We can’t afford the ostrich position much longer

While I may oppose these trends, I don’t think that, as a community, we can afford the ostrich position much longer. It has already become apparent that there is bipartisan support for legislation against diploma mills in Congress: and I see no evidence that Democrats are any less interested in this than Republicans. If we allow ourselves only the option of reacting to legislation, rather than already moving on the issue, we are all too likely to find that we cannot create the institutions in time to avoid prosecution – because, make no mistake: until we wake up as a community and actually fight against the discrimination we face as astrologers, all of us are tempting targets. As it is, moving voluntarily, it will probably take about five years to get the infrastructure in place, and another ten years or so to get the system fully operational. By the way – this option does not mean that everybody currently in astrology would suddenly have to enroll in either Kepler College or Avalon School of Astrology (the two governmentally recognized schools at this time). There would probably be one very large grandfathering round – because everybody in the community would have to join – even the folks like me who sat out the NCGR exams and CAP. What all of us in the field would have to accept, though, is a formalized system of continuing education. But that could run just as well through conferences, courses at Avalon and Kepler or any other schools that become state authorized.

People expect credentials in all but very new fields.

For years when I lived in Florida, I had a business license entitled “Non-psychological consultant” – a title I adored, being a horary astrologer. But this looseness about consulting is slowly disappearing as a business model. People expect credentials in all but very new fields – and there, it’s just that the clock is ticking early in the developmental process. We are in one of the earth’s oldest fields. And in a time where the religious right has lost some political muscle, they just might enjoy the role of the bully with us.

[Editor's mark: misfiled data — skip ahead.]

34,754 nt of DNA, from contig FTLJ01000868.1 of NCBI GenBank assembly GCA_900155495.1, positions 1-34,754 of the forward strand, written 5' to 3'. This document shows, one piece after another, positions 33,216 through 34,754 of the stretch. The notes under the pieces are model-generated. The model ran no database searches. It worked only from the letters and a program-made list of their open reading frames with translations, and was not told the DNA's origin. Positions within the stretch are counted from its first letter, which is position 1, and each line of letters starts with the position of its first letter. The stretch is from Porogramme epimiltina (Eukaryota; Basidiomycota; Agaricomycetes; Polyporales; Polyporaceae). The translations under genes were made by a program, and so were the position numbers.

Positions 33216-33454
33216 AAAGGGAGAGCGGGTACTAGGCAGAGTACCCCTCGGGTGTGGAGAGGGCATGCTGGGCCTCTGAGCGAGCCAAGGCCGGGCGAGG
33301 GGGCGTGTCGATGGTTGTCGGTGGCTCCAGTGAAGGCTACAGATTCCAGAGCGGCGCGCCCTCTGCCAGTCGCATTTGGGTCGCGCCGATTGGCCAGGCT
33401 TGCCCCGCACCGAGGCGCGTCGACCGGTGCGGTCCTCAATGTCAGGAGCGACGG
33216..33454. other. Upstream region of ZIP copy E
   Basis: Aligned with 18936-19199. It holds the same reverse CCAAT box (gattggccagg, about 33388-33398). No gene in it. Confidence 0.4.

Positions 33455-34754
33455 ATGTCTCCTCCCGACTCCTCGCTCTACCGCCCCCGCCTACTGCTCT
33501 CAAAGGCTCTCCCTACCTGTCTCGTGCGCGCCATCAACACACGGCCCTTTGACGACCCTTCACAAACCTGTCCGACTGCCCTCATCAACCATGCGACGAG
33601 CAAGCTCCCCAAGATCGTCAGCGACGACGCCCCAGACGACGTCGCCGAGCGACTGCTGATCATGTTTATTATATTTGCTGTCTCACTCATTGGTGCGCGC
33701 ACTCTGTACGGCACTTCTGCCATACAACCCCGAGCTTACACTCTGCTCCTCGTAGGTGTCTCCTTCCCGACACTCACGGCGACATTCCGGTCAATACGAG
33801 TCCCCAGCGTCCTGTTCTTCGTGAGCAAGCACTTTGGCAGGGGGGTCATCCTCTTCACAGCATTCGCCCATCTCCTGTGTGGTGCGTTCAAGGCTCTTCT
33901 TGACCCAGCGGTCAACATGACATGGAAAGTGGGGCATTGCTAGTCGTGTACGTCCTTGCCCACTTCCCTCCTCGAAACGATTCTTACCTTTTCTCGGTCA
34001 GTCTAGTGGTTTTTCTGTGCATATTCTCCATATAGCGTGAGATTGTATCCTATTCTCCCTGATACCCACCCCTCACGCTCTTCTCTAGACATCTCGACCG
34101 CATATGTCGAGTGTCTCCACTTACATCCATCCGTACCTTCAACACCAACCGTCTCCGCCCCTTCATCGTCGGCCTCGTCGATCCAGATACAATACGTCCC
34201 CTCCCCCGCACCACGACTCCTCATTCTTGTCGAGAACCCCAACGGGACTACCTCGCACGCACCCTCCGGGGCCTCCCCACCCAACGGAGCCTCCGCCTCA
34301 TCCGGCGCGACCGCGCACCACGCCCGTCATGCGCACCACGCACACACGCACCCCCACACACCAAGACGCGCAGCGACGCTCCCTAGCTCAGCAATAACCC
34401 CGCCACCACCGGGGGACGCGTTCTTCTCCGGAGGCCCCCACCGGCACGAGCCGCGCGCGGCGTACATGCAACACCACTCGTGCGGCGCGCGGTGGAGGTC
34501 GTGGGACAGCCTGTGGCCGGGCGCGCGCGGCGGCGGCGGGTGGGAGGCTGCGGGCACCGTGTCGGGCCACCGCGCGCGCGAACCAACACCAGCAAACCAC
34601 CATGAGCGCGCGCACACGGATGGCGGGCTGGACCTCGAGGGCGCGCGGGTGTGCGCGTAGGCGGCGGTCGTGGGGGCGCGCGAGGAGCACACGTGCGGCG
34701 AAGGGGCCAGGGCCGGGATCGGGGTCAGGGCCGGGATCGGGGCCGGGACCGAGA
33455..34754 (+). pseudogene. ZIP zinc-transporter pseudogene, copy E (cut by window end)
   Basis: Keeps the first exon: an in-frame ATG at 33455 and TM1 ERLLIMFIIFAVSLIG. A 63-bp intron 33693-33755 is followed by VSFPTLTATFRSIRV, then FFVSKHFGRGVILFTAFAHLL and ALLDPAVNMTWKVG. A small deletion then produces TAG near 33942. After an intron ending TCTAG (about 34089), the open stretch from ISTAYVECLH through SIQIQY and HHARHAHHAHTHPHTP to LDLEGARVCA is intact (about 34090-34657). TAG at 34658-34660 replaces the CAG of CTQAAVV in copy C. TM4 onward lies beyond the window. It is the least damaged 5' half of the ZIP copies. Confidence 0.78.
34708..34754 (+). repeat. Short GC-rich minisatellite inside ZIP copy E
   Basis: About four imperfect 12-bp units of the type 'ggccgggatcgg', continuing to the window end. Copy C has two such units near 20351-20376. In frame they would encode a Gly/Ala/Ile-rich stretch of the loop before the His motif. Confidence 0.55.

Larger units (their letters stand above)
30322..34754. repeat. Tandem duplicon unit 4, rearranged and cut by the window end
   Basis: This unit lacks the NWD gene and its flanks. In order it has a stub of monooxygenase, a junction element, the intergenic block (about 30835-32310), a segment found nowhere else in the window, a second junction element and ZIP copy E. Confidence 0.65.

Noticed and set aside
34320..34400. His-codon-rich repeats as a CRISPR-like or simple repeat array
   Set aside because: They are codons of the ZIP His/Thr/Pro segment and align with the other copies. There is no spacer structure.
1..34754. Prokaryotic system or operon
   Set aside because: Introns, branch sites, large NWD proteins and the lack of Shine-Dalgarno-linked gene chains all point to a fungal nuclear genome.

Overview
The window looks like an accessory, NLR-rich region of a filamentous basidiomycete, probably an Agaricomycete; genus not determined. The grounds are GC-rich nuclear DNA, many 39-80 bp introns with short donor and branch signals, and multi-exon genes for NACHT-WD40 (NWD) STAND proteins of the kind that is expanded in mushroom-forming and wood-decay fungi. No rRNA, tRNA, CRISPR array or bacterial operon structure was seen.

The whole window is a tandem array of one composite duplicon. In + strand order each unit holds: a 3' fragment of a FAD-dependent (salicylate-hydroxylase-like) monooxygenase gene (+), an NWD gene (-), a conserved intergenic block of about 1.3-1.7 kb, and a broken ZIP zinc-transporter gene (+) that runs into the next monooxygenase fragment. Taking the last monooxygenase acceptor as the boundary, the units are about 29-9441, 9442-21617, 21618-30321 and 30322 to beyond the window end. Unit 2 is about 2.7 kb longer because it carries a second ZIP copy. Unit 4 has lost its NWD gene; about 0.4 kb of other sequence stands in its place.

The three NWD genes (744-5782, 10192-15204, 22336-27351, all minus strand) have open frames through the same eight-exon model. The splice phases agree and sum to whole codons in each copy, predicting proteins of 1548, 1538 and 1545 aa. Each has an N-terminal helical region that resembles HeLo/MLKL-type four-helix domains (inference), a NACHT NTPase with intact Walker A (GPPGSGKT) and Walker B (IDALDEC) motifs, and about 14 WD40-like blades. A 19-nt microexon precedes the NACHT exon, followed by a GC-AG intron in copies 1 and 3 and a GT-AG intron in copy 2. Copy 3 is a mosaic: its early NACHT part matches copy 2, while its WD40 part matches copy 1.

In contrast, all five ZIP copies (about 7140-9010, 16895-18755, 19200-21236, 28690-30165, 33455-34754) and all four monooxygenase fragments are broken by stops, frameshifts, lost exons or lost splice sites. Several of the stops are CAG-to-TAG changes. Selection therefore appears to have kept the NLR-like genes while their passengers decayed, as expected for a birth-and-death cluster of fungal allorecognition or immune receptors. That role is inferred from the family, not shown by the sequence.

Another way to look at it is this: if you examine the outer planet cycles for the next few years, can you honestly say this trend will falter? The fact is: as a nation, we are too populous. The more people, the more everyone gets sorted into bins, because bins are easier to handle than individuals. Things that were handled casually become institutionalized. Take real estate agents. Not too many years ago, if you wanted to be a real estate agent, you had to pass a test. Granted, those tests generated a lot of anxiety, because of the math. But now in North Carolina, you have to take a series of courses at a college or community college, and then you can take the test. And then once you have your broker’s license (brokers replaced agents here a few years back), then you have to take more courses as part of continuing education. And as the educational requirements increased, so did the number of vocational activities that required that educational credential. Now, in order to be a property manager, you have to be a broker. Before, you just had to know what you were doing.